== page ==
The EPA consists of 2 parts (a project and a professional discussion) and must be passed to complete the apprenticeship.
The professional discussion makes up the bulk (71%) of the end point assessment. It will last between 90 -120 minutes and mainly consist of a small panel asking about scenario-based prison officer questions that will be linked to your portfolio of work.
The remainder of the end point assessment (29%) consists of a 1,500 word project report that will be marked by a 3rd party assessor.
When you pass the end point assessment you will have completed your Level 3 Custody and Detention Officer apprenticeship.
You will be invited to a graduation ceremony to celebrate your success with your fellow apprentices.
You have now completed your apprenticeship but this is only the beginning of your prison officer career. There will be lots of opportunities for you to continue to learn and progress.
Are apprenticeships only for young people or school leavers?
No. An apprenticeship is an enhanced programme of work-based learning for people of all ages who want to be a highly trained and professional prison officer.
The Custody and Detention apprenticeship programme offers prison officers a new approach to training and development throughout your first 12 months. This includes support from an apprenticeship coach and opportunities to reflect and build on your skills and knowledge – getting your career off to the best possible start.
How long does the programme take to complete?
The prison officer apprenticeship typically takes 12 – 18 months but will be completed at your own pace and we will ensure you are fully supported throughout the programme,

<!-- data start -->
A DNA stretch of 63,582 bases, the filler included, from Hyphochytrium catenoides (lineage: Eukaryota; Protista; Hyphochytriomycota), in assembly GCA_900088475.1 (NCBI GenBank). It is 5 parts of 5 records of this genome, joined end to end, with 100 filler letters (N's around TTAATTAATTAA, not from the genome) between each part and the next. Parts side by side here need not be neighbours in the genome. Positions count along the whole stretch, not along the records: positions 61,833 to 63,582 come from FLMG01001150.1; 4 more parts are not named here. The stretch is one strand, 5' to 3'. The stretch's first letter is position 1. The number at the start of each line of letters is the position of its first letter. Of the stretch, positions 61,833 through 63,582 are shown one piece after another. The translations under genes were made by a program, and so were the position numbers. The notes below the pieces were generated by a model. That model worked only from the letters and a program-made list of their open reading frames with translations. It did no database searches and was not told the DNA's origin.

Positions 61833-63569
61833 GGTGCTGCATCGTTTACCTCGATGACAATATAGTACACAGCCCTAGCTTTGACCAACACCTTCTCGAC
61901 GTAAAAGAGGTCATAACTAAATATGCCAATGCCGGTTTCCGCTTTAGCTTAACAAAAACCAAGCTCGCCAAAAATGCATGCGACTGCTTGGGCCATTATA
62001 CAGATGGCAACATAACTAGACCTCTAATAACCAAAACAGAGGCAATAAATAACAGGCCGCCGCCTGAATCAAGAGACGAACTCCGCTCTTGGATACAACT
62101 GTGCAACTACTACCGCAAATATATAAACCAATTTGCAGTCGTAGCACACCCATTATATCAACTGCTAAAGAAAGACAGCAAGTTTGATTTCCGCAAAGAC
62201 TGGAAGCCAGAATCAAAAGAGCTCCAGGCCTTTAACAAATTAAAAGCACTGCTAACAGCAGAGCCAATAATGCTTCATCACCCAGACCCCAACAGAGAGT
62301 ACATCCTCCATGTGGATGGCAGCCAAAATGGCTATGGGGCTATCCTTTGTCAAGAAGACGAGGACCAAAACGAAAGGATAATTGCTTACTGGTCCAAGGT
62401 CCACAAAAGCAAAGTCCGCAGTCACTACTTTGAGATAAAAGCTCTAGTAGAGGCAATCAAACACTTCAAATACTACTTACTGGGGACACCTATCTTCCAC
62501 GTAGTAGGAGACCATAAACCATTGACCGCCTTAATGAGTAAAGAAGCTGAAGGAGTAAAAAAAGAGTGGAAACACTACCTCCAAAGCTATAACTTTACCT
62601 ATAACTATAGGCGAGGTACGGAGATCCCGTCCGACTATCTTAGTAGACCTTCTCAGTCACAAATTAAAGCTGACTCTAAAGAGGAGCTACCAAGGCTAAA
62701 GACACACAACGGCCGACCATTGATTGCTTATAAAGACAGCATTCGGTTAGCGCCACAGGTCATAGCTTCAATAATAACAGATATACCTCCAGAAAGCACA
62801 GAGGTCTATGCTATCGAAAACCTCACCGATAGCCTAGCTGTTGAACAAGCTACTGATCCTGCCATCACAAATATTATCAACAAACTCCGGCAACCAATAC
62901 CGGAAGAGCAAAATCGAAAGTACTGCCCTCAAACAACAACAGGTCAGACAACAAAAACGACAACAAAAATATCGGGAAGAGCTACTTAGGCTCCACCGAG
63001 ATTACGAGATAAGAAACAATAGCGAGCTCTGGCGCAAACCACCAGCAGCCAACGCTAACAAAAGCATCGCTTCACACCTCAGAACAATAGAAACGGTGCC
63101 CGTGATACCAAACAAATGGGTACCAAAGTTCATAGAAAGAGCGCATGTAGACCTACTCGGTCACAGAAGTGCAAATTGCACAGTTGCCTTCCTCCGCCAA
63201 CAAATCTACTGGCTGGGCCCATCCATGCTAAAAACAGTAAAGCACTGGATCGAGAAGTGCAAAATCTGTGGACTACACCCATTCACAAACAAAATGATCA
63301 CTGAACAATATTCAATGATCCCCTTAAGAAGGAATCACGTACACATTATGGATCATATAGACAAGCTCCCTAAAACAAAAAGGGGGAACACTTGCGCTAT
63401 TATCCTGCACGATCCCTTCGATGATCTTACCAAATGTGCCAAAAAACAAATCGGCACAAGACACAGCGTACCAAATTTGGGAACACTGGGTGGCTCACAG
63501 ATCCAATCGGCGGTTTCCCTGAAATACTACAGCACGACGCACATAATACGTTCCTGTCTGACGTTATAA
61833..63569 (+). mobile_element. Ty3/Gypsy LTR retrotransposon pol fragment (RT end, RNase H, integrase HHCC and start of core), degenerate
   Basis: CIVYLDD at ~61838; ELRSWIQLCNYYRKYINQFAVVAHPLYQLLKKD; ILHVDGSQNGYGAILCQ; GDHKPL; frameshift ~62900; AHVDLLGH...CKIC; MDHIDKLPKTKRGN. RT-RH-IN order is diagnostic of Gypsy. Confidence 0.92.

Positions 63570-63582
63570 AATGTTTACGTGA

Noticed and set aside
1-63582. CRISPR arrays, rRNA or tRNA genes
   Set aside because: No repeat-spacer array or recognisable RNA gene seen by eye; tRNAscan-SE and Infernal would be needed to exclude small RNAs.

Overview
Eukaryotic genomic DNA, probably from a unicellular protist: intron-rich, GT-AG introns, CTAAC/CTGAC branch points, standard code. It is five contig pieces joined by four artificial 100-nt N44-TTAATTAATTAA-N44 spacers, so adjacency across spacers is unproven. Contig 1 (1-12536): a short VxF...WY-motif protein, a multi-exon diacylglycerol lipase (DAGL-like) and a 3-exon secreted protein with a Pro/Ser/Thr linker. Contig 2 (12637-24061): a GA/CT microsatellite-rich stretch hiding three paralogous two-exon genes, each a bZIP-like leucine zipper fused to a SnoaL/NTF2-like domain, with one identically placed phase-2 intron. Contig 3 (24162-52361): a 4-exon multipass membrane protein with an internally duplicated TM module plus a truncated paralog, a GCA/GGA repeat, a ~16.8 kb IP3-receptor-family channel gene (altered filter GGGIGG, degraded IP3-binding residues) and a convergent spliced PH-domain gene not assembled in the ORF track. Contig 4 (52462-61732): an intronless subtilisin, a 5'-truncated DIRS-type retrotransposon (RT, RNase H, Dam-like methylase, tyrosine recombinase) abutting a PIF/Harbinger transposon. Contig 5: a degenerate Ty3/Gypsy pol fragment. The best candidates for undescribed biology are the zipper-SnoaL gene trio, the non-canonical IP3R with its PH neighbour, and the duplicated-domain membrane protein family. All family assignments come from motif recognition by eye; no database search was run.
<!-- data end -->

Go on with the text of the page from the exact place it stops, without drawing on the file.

How do you apply for the apprenticeship programme?
If your application to be a prison officer is successful you will be automatically enrolled onto the programme.
What is the style of learning?
You will learn a range of modules. These will be delivered by online, self-paced learning supported by face-to-face sessions with your apprenticeship coach. You will also have the opportunity to apply your learning on-the-job.
Where will training take place?
At the start of your apprenticeship you will complete an eight week foundation course at a dedicated learning centre. The purpose of this course is to teach you the essential skills you need for the role of a prison officer.
Following this your training will be mainly based in your ‘home’ prison location and delivered via a mix of workbooks, practical assessments and case studies.
You’ll receive support from your apprenticeship coach and benefit from taking part in group sessions to discuss the expert skills you have learned.
Are there any entry requirements to enrol on the apprenticeship?
So long as you are not currently enrolled in another apprenticeship or already possess a qualification in the justice sector then there are no other entry restrictions that are specific to the apprenticeship.
You will however have to achieve the required level of skills in English and Maths by the end of the apprenticeship to obtain the qualification.